From bountiful gardens of vegetables and fruits to edible landscapes filled with berries, the idea of growing your own food sounds easy. The first step towards success is making the right selection to start with.
If you are new to the world of fruit gardening, it is a different environment. Gone are the days of reading a packet and planting the seed. Now it comes down to what fruit you really like, if it’s a good species for the area, if it needs a pollinator, or what’s going to give you the most fruit production.
If you want to start with something easy, start with fast-growing berries. Grapes, raspberries and strawberries are simple additions to the landscape or garden and provide good harvests. Just make sure before you purchase anything, you know how cold it gets at your home, the USDA hardiness zone equivalent, and how much space each plant will need to grow. Most berries need room to spread and, in some cases, area to climb.
Be careful when using hardiness zone maps, as many do not recognize the cold pockets around Nevada. Many maps list the majority of our area as never dropping below zero degrees Fahrenheit, which places us at USDA hardiness zone 7a. The majority of northern Nevada areas have temperatures that can easily drop to the negative side of the thermometer because of the wind-chill factor. Keep this in mind when choosing plants. Choose plants hardy to negative 10 degrees Fahrenheit, which puts you in USDA zone 6.
When it comes to choosing fruit trees, you need to go a few steps further. First, think about what you like and ask yourself, can it grow here? Next, consider size. Do you have the space? Then it gets a little more complicated with pollination requirements, chill hours and rootstock.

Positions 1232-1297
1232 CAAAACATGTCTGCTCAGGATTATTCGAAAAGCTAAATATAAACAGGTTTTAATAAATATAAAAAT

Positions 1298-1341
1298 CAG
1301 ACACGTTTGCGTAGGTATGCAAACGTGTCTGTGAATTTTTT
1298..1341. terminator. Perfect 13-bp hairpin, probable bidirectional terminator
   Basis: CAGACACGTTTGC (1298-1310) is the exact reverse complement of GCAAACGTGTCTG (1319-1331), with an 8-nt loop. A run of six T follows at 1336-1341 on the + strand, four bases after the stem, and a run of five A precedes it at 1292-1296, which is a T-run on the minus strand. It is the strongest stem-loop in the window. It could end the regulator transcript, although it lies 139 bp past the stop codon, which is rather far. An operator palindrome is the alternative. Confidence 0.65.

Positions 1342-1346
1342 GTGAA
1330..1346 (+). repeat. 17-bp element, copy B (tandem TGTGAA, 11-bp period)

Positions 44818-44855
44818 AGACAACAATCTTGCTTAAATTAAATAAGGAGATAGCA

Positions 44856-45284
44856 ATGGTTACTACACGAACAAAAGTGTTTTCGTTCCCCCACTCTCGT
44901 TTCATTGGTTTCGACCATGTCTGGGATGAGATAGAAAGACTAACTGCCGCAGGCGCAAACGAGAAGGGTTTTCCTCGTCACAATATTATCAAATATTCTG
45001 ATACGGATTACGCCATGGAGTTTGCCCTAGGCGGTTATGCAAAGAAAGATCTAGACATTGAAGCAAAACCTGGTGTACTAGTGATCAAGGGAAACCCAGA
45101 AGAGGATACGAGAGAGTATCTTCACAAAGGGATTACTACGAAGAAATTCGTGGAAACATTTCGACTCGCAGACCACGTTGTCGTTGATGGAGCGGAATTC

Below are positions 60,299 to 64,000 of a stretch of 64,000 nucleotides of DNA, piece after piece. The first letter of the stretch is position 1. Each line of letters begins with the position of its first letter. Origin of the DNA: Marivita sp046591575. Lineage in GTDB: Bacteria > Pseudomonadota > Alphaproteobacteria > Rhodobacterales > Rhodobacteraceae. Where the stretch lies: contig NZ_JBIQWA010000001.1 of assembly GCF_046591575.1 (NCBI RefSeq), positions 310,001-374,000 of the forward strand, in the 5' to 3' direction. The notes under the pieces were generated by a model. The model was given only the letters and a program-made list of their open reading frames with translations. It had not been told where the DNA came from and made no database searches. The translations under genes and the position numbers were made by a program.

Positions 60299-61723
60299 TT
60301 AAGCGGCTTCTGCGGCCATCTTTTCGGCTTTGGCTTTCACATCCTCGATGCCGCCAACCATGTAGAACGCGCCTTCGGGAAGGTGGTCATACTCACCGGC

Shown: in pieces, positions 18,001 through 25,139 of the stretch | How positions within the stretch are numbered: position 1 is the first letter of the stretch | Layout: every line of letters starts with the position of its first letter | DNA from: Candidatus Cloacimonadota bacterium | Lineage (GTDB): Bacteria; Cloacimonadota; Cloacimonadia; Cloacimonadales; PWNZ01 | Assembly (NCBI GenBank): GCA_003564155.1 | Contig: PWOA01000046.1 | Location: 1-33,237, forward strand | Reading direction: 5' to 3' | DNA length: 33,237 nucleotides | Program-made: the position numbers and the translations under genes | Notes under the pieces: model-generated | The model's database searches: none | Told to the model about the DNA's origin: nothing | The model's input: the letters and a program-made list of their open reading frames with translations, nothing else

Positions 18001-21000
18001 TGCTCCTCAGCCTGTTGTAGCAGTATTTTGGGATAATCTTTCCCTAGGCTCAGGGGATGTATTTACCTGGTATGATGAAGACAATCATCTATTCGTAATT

It is important to read the tag and do research before picking up a tree from the nursery or ordering a tree online. It can be more than a disappointment when you put years of training and pruning into a tree that never produces fruit because it blooms too early and freezes, or needs another tree for cross-pollination.
Most fruit trees will not break dormancy to bloom until after they have received a certain number of cold hours. The hours of cold temperature must be in the range of 45 degrees Fahrenheit to 32 Fahrenheit during this dormant period; this is what we refer to as “chill hours.” In our area, plants perform best when they require at least 700 chill hours to bloom. That is why most gardeners tend to go for apples, pears, peaches and cherries. When it comes to plums and apricots, however, the selection of high-chill cultivars gets smaller.
All of this may seem a little daunting, but you can learn more about selecting fruit trees and berries by attending Grow Your Own, Nevada! or by contacting a local Master Gardener.
Wendy Hanson Mazet is the Master Gardener Program coordinator for University of Nevada Cooperative Extension in Washoe County. Have questions about your plants? Contact a master gardener at 775-336-0265 or email@example.com, or visit www.growyourownnevada.com.